Millwall 0-0 Blackburn

Rovers emerge from Lions' Den with draw

March 10, 2013
By Miguel Delaney, The Den

Not so much the magic of the cup, then, but the malice.

Scott Dann bandage battle Blackburn v Millwall
GettyImagesScott Dann was left with a bandaged head to show from a physical encounter at The Den

Indeed, there were a few elements that reflected and revealed exactly the kind of contest - in the very literal meaning of the word - this fixture between Millwall and Blackburn Rovers was.

After 22 minutes, we had seen more aggressively-swung elbows than shots on goal. After 45, one player was wearing a bandage around his head. And, throughout, the defining image was bodies crashing to the ground rather than passes being played.

Indeed, the curious situation of Bradley Orr summed it all up. The defender came on after 36 minutes and, in a match that was already characterised by physicality, attempted to mark his territory with a strong challenge. It only left Orr himself limping, though, and he had to come off within 12 minutes.

That was one of three injuries Blackburn Rovers manager Michael Appleton had to contend with and, if they summed it all up, he said it all afterwards.

"We knew we had to be competitive today. It was physical," he said. "I think if I was asked before the game, we would have wanted to win. The way the game panned out, the amount of changes due to injuries, we've got to be delighted with the way players stood up to it. There were a lot of tackles flying around, a couple of cheap shots there."

Strong enough words. One shot that most certainly not cheap, though, was the stand-out moment of the game: Danny Shittu's 56th-minute lightning clap from 45 yards. It was an effort that would have lifted any game, let alone one so industrial, but it would have felt particularly appropriate in this case. Shittu's shot, after all, was a sheer act of brutality.

If all of that ensured this wasn't necessarily the most enticing match, though, there was certainly something to be appreciated - and even admired - in the sheer edge and competitiveness of it. No-one watching at The Den could say the FA Cup didn't mean something, no-one could doubt the vigour of the competition. In that, there was a compelling, if not necessarily refreshing, defiance and desperation to the game.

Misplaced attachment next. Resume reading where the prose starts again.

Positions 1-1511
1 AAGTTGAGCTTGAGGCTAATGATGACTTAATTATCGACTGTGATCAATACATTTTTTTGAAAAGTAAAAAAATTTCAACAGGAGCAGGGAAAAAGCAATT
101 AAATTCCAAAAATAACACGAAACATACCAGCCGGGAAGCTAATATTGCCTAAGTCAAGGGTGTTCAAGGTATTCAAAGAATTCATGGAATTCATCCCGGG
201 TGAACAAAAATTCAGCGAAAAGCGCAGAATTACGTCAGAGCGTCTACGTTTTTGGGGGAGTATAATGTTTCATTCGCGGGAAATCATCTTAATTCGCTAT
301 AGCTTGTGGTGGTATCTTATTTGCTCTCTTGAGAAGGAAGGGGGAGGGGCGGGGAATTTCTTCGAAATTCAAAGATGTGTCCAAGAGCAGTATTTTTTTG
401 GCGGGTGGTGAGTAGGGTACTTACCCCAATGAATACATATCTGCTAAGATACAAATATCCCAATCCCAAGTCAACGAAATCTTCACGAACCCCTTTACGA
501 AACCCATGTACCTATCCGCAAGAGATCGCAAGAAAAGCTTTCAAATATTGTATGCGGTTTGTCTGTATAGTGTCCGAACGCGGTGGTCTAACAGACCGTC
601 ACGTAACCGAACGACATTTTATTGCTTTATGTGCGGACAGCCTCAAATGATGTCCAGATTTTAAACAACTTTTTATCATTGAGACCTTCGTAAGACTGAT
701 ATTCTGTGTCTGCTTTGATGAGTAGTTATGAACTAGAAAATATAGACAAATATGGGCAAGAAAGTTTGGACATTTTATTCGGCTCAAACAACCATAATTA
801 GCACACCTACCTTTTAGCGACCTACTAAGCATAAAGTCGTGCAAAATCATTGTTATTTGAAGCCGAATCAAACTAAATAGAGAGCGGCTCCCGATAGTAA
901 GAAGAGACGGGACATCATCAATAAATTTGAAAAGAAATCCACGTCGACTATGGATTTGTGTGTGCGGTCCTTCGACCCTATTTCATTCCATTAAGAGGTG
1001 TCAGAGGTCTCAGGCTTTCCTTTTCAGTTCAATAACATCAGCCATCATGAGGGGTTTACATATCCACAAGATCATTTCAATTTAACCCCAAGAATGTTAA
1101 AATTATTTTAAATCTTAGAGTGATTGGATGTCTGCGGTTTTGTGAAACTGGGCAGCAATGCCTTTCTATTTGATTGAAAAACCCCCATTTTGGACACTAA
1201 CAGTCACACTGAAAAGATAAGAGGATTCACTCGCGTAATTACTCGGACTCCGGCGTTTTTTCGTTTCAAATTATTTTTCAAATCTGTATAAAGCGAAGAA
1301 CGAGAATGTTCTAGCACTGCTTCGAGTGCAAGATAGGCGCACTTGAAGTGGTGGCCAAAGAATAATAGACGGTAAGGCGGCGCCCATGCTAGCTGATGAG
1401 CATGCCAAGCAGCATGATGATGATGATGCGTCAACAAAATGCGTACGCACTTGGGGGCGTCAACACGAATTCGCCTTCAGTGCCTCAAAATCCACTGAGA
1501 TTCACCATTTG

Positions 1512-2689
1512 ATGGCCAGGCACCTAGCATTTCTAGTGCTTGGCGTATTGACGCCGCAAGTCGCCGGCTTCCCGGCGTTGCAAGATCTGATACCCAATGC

Of course, that's also because there was more at stake for these teams than just a place in the semi-finals and a trip to Wembley. Ultimately, both were fighting to save their seasons. Two dreadful runs of form have left both sides consigned to the dredge of mid-table. This offered a last - or, perhaps given it's gone to a replay, penultimate - chance to make the season meaningful.

As a consequence, the blunt competitiveness of this game was inevitable. So too, though, was the 0-0.

The fact that Millwall have lost seven of their last eight and that Blackburn Rovers have not picked up a single point since the elimination of Arsenal in the fifth round was evident in almost every facet of this game.

"Goalscoring has been a problem for us," Millwall manager Kenny Jackett admitted with the bluntness of a Shane Lowry challenge. "We had an outstanding 2012 but today showed, when we do get on top of sides and put pressure on to create chancs, we need to score. We had a lot of balls into the box that didn't quite fall. Goalscoring is an obvious one, such an important part of the game. It's a key, it's expensive. It's something inside and outside the club we need to find."

It does beg the question of why Millwall ended almost every attack with a high ball into a target-man that they didn't actually possess. Other than an Andy Keogh diving header against the post, Blackburn dealt with such aerial challenges with relative ease.

Appleton did, of course, have a focal point of his own, with the freescoring Jordan Rhodes. Given what kind of game this was, though, it was no surprise that he suffered a stutter.

Indeed, every passage of play was the same. Any time a passing move started to build or a more open sequence of football looked on, it was brought to a jarring halt by a coarse challenge or high ball. The match seemed to rarely more than 20 seconds without a stoppage. The ball seemed to spend the majority of time in the air.

Both teams will console themselves, though, with the fact that the tie also remains in the air.

"I think the game on Wednesday's going to be different," Appleton insisted. Most will be hoping that's the case.

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